SAMISH BAY, Wash. --- Quick! How do you know if an oyster is full of toxic pathogens?

Until now, it would take state labs several days to determine that. But now, there's ESP, the environmental sample processor. Almost instantly, it retrieves, analyzes and reports on water samples where shellfish live. When the robot is finished taking a water sample and analyzing it, it sends an e mail.

I can pull up the data and I can let all our stakeholders know straightaway if there is a risk of seafood being contaminated from these naturally occurring marine pathogens and micro-algae, said Stephanie Moore from NOAA's Northwest Fisheries Science Center.

While the shellfish may not be harmed by the marine toxins, the people who eat them could die or get terribly sick.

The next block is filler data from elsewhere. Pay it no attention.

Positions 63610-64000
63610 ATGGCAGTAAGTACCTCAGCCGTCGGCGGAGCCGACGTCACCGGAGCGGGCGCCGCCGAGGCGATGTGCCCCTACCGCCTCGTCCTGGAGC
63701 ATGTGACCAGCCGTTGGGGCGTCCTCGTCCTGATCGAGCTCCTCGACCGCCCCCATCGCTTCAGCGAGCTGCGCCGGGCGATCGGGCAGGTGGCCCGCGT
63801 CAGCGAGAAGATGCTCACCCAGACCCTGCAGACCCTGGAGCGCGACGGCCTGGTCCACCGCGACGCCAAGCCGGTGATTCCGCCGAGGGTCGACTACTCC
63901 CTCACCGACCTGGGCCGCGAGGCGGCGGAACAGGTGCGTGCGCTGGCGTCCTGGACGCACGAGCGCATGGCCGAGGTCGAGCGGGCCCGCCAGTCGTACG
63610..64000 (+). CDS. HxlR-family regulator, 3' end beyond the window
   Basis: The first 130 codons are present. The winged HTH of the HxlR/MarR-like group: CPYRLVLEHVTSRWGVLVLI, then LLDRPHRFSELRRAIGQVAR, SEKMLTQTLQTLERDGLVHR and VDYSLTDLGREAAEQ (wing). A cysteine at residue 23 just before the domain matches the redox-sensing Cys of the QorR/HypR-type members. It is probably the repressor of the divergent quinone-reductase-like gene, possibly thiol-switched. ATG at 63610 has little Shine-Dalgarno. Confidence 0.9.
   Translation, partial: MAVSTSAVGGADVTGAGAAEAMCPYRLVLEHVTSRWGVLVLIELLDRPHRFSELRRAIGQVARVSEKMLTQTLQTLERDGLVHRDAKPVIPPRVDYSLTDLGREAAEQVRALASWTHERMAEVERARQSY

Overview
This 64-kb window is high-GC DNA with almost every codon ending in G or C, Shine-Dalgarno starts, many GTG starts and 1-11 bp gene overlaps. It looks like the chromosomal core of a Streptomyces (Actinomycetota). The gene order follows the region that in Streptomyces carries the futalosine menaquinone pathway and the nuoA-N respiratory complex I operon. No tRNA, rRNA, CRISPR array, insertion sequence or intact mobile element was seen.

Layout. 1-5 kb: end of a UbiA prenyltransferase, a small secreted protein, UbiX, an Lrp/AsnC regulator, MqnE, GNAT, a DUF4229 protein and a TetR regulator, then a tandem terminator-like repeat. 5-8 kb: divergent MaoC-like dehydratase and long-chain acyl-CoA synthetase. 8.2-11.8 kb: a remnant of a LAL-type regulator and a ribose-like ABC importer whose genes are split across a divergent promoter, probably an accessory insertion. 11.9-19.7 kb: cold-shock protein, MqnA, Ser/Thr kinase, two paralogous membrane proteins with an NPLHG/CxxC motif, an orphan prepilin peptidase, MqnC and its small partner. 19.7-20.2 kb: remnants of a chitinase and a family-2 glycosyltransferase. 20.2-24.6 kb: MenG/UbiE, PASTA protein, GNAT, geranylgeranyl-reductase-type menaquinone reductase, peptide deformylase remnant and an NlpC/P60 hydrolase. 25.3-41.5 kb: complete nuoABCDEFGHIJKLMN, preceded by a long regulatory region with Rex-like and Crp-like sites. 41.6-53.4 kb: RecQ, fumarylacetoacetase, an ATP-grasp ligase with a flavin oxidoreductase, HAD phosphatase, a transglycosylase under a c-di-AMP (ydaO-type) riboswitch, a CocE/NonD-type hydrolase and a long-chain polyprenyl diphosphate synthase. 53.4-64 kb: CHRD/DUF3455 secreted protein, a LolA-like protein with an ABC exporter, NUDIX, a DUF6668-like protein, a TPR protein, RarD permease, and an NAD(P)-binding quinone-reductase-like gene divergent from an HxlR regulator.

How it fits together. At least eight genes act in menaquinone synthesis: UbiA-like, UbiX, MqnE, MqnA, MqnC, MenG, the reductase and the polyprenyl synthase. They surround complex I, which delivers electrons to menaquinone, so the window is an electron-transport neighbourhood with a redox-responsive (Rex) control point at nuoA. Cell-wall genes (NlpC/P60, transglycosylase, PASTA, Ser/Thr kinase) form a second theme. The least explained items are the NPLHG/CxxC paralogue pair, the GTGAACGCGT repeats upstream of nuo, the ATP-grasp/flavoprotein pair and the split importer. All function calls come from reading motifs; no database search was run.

For the folks at Taylor Shellfish Farms, the robot can warn them if a natural toxin or algae bloom is heading their way. They can get a jump on the harvest and have added certainty that the shellfish are safe to sell. Not only that, the machine will also help scientists pinpoint kinds of pollution that can damage marine habitat.

Bill Dewey marvels at the DNA capability of the robot.

This is going to give you DNA from the cow or the bird or the person that caused that pollution and help us detect it way sooner, he said.

The robot was developed by the Monterrey Bay Aquarium Marine Research Institute and is being tested around Puget Sound this summer.

NOAA reported that in 2006, commercial fisheries generated $3.8 billion in sales in Washington and supported more than 75,000 jobs.

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